Totally agree, it is WAY TOO MUCH gov't interference and by people who are seem all too often to focus on issues based on the perception given to the public from the media versus the real issues that could make a true difference. It reminds me of having to get strong pain meds prior to and following surgery. I had all the tests confirming what was wrong and obvious painful, the can't get out of bed or even sleep when in bed type of pain, and even went to a "pain" specialist. Due to me being younger than the average person with back issues such as mine, i had several doctors basically tell me they just wldnt prescribe me what i needed due to my age and some go as far as to say that the gov't is watching things such as oxycontin, which occurred after all the media attention and a couple famous ppl were headlined for "abusing" it. While it can be abused, like just about anything else, the crazy thing is that so many people who are so against it do not realize they prob. have or even do at times take the same medication just not in the time released form but since the media portrayed it as just so horrible they believe it and are dead set against it.. I mean really, it makes me sick, we can sell alcohol that cause 10s of thousands deadly car accidents annually in the U.S., no telling how many violent crimes of all natures from basic assault to even murder, and numerous other things but it is regulated as to how much cold/allergy medicine we can buy that contains an ingredient that has been used in the production of a drug? Really?? I mean do we need to limit how many matches, flares, etc we can buy/sell b/c they contain an ingredient? Or what about limiting the sale of numerous items that contain one of many ingredients/items used in the making of AND also the items used to or to make items to consume the drug(s).. Next year will we be limited to one roll of aluminum foil per week? Why not focus on something with a direct impact OR atleast something that will really make a difference??

At 3:35 PM, Anonymous Anonymous said...

go get a scrip that says 10 refills from a family/IM doc or urgent care. The visit may cost 15-30 if you have insurance, and now you have a year supply. boom. OTC made for occasional users.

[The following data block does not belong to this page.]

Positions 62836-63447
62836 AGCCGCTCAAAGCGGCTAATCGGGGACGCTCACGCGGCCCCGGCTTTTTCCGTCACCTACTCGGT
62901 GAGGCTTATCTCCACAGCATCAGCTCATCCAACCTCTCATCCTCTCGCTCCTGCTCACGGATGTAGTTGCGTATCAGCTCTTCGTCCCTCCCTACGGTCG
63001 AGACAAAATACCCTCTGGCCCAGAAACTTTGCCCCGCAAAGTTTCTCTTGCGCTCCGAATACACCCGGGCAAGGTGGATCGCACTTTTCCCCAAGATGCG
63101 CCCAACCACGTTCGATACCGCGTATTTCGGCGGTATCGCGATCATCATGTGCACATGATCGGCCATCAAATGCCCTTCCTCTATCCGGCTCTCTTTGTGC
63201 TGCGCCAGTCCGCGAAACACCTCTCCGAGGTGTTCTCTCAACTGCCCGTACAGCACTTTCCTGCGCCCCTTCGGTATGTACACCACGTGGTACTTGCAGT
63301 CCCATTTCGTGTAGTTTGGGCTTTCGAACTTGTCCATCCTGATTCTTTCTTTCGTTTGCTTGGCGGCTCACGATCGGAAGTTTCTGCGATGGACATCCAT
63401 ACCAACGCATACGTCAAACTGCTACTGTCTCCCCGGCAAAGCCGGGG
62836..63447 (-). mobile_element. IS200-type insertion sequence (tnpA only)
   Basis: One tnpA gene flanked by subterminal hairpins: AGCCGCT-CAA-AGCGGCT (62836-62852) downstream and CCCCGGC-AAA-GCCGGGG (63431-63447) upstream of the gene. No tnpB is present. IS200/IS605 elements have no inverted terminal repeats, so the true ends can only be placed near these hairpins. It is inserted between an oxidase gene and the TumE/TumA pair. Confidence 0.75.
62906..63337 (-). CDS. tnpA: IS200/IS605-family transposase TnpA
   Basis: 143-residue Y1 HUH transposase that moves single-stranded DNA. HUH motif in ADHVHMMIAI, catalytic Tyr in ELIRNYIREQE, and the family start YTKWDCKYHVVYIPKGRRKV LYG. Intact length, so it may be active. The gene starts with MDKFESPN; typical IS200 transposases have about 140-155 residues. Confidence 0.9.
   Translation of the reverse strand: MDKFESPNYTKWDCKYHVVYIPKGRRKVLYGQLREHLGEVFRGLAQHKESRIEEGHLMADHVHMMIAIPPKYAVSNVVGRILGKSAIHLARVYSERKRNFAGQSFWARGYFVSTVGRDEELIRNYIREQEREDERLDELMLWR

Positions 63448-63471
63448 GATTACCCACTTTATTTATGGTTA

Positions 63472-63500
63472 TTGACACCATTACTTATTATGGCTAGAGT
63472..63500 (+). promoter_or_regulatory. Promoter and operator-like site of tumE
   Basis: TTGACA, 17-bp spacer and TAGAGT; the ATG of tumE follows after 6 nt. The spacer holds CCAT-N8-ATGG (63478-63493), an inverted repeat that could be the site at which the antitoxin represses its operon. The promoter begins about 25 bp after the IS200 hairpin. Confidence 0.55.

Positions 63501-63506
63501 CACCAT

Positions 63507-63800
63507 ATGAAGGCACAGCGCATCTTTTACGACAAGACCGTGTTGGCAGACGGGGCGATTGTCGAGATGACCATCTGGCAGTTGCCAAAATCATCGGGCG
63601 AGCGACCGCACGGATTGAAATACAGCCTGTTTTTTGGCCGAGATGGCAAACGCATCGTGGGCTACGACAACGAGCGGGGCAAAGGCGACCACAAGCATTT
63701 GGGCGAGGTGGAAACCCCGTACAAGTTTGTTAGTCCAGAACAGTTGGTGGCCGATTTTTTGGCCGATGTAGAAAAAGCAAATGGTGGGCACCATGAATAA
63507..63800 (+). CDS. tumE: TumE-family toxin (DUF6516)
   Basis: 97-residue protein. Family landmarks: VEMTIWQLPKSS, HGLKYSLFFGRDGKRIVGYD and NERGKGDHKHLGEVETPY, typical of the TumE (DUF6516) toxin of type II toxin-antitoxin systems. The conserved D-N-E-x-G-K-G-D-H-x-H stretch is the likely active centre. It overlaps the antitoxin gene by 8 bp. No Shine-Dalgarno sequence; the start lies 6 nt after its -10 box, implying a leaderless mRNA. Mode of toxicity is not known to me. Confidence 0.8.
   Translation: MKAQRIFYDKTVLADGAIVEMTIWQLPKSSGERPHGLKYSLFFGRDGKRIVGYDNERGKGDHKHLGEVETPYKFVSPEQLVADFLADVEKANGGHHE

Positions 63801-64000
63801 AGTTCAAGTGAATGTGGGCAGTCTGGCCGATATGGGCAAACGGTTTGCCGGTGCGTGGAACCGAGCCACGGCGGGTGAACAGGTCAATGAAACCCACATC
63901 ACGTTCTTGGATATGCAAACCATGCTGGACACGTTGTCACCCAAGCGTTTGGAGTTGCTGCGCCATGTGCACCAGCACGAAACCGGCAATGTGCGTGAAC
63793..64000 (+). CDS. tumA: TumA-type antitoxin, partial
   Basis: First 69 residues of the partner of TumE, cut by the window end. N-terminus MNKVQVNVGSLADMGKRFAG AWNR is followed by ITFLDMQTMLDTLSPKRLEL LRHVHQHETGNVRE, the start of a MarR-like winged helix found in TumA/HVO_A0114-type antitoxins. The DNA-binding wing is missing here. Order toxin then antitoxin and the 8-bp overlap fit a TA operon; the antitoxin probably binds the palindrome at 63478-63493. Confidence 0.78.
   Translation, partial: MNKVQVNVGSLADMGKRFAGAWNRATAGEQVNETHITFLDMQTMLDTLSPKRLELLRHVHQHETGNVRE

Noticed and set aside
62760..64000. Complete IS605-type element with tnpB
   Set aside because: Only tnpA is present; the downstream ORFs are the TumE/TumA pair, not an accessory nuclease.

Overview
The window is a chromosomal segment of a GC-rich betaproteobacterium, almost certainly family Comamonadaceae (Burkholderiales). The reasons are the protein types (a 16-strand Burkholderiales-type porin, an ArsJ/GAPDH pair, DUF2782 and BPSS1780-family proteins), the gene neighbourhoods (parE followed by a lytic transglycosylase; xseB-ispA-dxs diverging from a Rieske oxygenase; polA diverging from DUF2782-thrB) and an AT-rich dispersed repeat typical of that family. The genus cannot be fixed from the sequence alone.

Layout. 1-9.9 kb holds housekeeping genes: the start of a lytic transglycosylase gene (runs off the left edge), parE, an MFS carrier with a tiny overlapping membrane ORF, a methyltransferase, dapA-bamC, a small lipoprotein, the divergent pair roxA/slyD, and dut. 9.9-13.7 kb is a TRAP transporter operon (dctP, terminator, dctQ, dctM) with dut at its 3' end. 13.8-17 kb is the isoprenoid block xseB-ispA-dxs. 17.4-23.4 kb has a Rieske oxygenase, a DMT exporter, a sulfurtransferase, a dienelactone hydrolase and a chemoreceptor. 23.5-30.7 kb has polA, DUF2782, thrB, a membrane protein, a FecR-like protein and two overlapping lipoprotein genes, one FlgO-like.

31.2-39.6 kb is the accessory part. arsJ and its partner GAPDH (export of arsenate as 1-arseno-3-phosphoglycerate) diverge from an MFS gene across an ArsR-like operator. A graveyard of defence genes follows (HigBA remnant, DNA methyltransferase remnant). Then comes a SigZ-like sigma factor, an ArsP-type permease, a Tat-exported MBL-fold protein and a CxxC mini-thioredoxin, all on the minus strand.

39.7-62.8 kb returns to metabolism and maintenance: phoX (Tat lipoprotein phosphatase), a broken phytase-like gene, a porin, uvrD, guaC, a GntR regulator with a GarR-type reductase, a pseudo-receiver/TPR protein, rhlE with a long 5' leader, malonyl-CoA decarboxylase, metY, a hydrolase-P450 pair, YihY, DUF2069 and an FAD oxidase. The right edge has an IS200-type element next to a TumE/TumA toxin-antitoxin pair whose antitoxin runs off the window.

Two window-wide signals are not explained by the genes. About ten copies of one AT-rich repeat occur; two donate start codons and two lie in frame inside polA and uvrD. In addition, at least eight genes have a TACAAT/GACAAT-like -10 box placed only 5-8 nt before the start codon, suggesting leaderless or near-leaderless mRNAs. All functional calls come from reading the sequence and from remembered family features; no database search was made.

At 7:46 AM, Anonymous Anonymous said...

I am in the same boat! A business professional who lives in the South...with all of the farmland pollen. I have to have this stuff to live, but the meth heads have certainly made this difficult. I do not like walking into the pharmacy to buy something OTC only to feel like I am playing the lotto. I have even had one pharmacy in Florida tell me that they had sold their quota for the day...they sent me to another pharmacy with what I needed sitting on their shelf. My advice--go spend the co-pay and get a prescription for it. Problem solved. It is ridiculous!

At 4:32 AM, Blogger Unknown said...

Excellent blog very nice and unique information related to Allegra. Thanks for sharing this information.

At 9:17 AM, Anonymous Anonymous said...

I say screw the government.. They r so full of shit. Thts what America is coming to. Being dictated by CPs,gov, or Obama on how we r gonna live our own lives. It's pure bullshit. So what if u can make meth with this. The only people tht use it r the ones who want to get high. They talk about legalizing marijuana,tht shot will make u stupid. Alcohol behind the wheel of a car kills more lives than any other drug in the world. The damn government needs to get their shit together & stop blaming things they can't control.

At 10:01 AM, Anonymous Anonymous said...

Omg! I just had the same problem yesterday and both of my children who suffer terribly this time of year can't have any relief and besides that my husband also takes Allegra D but doesn't need it as badly as my kids! Both of our licenses are over the legal limit to buy Allegra D. I was so frustrated because I have 3 people in my house using it and I can't even buy it. The gov't is so worried about teens or anyone for that matter, making meth, why don't they limit the purchasing of alcohol, noooo large sugary drinks are far more dangerous!!!!!!

At 6:28 PM, Anonymous Anonymous said...

Come to Kentucky - where I am a pharmacist and you will see the repercussions of meth and the prevelance of smurf buyers.

At 2:48 PM, Anonymous R Johnson said...

While there are many people who are abusing the systems in place in order to feed their addictions, it is sad that you have to pay the price for your legitimate need. Unfortunately there is a need to monitor both prescription drug use and over-the-counter medications.